Case concerning certain phosphate lands in Nauru Nauru v Australia Preliminary objections

Administration of Nauru was to be exercised by and Administering Authority made up by Australia, NZ and UK. The dispute relates over the rehabilitation of certain phosphate lands worked out before Nauruan Independence. The court was asked to declare: violations to art 76 UN (objectives of trusteeship), self determination, Nauru right to permanent sovereignty over natural wealth and resources, abuse of rights. 1. The court began considering jurisdiction, Nauru bases jurisdiction on the declarations under optional clause by Australia (1975) and Nauru (1988). However Australia had made a reservation compulsory jurisdiction ‘does not apply to any dispute in regard to which the parties thereto have agreed …to some other method of peaceful settlement’ Australia contended that any dispute of the Trusteeship fell within the jurisdiction of UN trusteeship Council and GA. Any dispute should be regarded as having been settled by the termination of the Trusteeship, provided that the termination was unconditional 2. As 2nd objection Australia contended that Nauruan authorities, even before acceding independence, waived all claims relating to rehabilitation, based on the fact that the agreement to pass the industry did not say anything, and on some pronouncements of the Nauru Head Chief. The ICJ said: it will suffice to note that those authorities did not at any time effect a clear and unequivocal waiver of their claims. 6. Australia argued that NZ & UK were not the parties to the proceedings; the claim is in substance not against Australia but the Administering Authority. The court could not pass upon the responsibility of Australia without adjudicating responsibility of NZ & UK. Any judgement would involve responsibility of 3rd states that have not consented jurisdiction.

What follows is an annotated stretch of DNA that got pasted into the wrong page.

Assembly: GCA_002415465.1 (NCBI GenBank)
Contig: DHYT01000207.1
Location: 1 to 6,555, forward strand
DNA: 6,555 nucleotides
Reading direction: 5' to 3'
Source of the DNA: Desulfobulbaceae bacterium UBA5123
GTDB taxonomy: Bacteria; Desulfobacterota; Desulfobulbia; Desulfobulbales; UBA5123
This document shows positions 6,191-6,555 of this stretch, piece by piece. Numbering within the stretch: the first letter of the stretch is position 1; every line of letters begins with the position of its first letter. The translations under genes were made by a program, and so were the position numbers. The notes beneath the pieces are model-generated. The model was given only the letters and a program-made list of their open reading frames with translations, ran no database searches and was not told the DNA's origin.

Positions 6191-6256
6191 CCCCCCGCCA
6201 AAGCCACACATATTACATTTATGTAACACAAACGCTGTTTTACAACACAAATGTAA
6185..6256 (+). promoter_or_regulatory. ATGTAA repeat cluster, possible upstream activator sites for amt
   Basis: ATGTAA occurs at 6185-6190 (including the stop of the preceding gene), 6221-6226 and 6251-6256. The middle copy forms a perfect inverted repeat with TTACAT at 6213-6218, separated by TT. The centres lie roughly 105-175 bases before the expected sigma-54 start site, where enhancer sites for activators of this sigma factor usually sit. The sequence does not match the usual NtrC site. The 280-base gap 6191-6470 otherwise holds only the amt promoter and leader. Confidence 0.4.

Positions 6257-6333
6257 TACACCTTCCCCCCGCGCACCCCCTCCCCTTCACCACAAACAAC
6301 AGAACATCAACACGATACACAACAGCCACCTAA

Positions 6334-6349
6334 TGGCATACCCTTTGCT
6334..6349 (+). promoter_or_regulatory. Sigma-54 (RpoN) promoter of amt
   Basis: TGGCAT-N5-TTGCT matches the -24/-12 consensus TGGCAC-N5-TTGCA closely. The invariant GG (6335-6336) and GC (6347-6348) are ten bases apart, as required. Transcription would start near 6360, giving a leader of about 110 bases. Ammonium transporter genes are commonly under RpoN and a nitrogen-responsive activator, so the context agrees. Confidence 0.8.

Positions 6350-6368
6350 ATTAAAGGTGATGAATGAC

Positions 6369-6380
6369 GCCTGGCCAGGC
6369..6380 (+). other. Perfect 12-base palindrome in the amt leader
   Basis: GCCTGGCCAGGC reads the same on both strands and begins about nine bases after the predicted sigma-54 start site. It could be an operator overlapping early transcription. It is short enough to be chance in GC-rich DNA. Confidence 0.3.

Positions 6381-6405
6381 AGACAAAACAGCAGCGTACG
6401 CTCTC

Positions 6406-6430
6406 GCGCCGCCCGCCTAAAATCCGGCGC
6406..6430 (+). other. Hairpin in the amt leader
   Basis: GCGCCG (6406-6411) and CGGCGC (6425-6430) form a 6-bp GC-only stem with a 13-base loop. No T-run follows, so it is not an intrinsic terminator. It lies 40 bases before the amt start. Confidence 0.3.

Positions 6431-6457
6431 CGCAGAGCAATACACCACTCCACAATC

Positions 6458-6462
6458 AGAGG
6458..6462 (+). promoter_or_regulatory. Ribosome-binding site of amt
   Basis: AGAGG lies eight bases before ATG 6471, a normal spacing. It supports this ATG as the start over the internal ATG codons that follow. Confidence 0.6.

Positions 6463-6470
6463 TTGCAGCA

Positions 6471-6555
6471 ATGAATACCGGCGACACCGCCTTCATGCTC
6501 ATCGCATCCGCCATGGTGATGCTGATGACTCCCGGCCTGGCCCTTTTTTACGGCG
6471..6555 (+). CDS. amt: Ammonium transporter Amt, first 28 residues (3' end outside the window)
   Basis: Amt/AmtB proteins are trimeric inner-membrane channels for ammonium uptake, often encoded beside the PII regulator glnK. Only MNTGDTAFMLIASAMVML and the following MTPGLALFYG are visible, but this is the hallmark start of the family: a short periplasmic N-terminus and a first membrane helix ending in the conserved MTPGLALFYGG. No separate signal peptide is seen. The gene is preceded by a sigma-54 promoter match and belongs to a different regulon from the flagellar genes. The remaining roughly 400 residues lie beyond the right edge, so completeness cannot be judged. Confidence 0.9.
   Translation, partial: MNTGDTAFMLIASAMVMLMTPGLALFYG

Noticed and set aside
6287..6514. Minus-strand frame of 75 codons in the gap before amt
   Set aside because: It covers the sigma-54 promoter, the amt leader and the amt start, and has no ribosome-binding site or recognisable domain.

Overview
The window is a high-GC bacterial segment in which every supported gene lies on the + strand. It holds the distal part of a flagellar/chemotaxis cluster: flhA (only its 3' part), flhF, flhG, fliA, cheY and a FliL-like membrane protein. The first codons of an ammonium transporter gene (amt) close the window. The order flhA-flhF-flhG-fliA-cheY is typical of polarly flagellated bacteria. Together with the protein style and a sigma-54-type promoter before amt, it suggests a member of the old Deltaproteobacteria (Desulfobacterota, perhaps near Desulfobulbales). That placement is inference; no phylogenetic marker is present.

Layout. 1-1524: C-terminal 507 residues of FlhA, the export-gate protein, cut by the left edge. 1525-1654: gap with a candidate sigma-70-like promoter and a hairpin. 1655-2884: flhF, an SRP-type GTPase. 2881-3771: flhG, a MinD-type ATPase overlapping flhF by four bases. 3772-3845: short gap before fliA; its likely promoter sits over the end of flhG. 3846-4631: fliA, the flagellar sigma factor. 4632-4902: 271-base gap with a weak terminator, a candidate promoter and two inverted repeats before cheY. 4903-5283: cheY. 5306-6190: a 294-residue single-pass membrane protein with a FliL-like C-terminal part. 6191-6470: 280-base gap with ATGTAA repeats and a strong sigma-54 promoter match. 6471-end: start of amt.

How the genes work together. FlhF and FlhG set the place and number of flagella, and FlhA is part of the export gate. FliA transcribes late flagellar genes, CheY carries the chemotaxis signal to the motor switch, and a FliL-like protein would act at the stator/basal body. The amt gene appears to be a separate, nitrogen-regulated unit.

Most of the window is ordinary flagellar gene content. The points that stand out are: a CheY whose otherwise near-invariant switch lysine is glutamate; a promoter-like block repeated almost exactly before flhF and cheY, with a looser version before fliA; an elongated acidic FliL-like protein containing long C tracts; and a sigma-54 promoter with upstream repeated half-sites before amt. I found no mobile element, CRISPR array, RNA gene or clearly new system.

1. Declaration of optional clause can only relate to disputes between states, Nauru acceded to independence in 1968, and then become a State, since that time no agreement to settle disputes regarding the rehabilitation has been show to exist. 6. The mandate system was created in the interest of the inhabitants of the territory, and of humanity in general, as an institution with an international object. The Trust had to be exercised for the benefit of the peoples concerned, who were admitted to have interest in their own. Australia raised the question whether the liability of the three states would be ‘join & several’ (solidaire) so that any one of the three would be liable to make full reparation. The answer is reserved to the merits, but it is independent of the question whether Australia can be sued alone. There is not reason why a claim brought against only one of the three states should be declared inadmissible. Because the claim raises questions of the administration which was shared with two other states, it cannot be denied that Australia had obligations under the Trusteeship, it its capacity as one of the three states forming the administration. (55) In the present case the determination of responsibility of NZ or UK is not a prerequisite for the determination of the responsibility of Australia, the only object of Nauru’s claims…In the present case a finding by the court regarding the existence or the content of state responsibility attributed to Australia by Nauru might well have implication for the legal situation of the two other states concerned, but no finding in respect of that legal situation will be needed as a basis fore the court’s decision on Nauru’s claims against Australia. It is true that jurisdiction depends on the consent of states, but in the present case the interest of NZ & UK do not constitute the very subject matter of the judgement, a 3rd state that could be affected by the decision can asked to intervene art 62 and its interest is safeguard by relativity of sentence art 59